Transparent. Reflective. Abstract. Real. All at once.
That’s how I view quick snapshots taken while walking along York Beach, Maine last summer when the water was at least 55 degrees warmer than today. I was playing with my compact camera simply letting it do its thing–opening and closing the shutter and allowing light to come in. It’s these impulsive, unscripted images that allow for some interpretation as well as connections to other seemingly unrelated things. A Mark Rothko painting (famous for his color field approach) for instance, seems to have been inspired by a seascape such as the one I’ve posted here. This kind of simplification can be a show stopper when the rest of the online world is showing/displaying an incredible number of images every second of every day. I’m tired just thinking about it. Thought for today is simple, simplify.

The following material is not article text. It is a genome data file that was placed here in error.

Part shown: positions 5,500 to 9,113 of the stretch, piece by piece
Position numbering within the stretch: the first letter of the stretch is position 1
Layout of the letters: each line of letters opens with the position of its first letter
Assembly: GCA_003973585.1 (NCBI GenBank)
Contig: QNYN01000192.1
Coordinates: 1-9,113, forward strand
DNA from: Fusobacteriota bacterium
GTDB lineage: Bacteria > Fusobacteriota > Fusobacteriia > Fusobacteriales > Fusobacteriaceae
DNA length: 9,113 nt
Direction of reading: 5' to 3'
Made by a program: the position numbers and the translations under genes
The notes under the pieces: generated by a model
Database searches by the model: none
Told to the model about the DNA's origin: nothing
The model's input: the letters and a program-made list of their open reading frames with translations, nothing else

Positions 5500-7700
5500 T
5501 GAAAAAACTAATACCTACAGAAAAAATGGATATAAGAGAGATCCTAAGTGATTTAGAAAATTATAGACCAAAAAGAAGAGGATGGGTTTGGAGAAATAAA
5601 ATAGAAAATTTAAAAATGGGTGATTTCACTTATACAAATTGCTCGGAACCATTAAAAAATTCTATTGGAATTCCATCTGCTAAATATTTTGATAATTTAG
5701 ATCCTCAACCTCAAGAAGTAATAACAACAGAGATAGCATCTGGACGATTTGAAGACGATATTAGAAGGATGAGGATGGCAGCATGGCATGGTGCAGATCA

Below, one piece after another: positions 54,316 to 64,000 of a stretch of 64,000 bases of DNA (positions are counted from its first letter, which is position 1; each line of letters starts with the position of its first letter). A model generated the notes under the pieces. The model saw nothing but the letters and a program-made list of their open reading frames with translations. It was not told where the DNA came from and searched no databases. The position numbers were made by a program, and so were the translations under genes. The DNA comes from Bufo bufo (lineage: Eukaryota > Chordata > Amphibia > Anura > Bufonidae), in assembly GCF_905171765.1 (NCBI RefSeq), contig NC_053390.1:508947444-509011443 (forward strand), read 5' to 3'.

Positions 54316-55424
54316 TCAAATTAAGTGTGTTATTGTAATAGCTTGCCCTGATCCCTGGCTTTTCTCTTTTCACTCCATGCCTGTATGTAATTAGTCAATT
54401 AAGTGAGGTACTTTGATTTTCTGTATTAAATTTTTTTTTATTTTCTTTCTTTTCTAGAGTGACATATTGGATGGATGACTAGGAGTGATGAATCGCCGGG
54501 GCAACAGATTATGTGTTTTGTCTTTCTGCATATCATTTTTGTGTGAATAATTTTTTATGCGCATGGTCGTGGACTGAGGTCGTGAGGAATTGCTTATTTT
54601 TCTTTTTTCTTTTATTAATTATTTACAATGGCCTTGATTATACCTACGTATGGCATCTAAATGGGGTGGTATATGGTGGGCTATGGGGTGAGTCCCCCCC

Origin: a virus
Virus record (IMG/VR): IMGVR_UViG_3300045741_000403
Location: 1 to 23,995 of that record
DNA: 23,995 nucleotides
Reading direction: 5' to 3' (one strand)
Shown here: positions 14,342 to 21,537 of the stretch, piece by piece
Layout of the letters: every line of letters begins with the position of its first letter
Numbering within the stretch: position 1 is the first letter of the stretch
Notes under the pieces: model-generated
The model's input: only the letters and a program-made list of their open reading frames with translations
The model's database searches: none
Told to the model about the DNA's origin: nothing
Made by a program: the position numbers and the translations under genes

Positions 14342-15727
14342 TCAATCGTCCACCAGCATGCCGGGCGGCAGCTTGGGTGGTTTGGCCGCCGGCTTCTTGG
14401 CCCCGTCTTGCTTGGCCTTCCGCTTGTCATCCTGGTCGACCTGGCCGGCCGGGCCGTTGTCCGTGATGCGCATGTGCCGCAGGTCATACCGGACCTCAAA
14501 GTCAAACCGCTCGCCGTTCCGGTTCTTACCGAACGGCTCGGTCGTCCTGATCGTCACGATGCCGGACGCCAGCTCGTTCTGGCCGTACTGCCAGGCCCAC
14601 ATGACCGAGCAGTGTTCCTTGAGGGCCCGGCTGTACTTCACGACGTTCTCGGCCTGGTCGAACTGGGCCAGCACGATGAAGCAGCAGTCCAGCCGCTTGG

Blue Divided by Blue, 1966, Mark Rothko, 1903-1970.
Who would have thought a stroll after a nice dinner at the Lobster Pot would have captivated my artistic eye for so long. A quick snapshot taken one hot afternoon in Provincetown, MA has been the catalyst of many of my artworks. As with many other photos I have taken, as soon as one painting is completed I have another idea to improve/change/renovate the next one. So this one, on the advice of Mary Harding curator of the George Marshall Store Gallery in York, Maine, to “paint bigger” here is one of the results. Raking Light Across at 36×36 gave me the space and opportunity to really dig in and work on the layering of color and texture. It was a blast. More to come.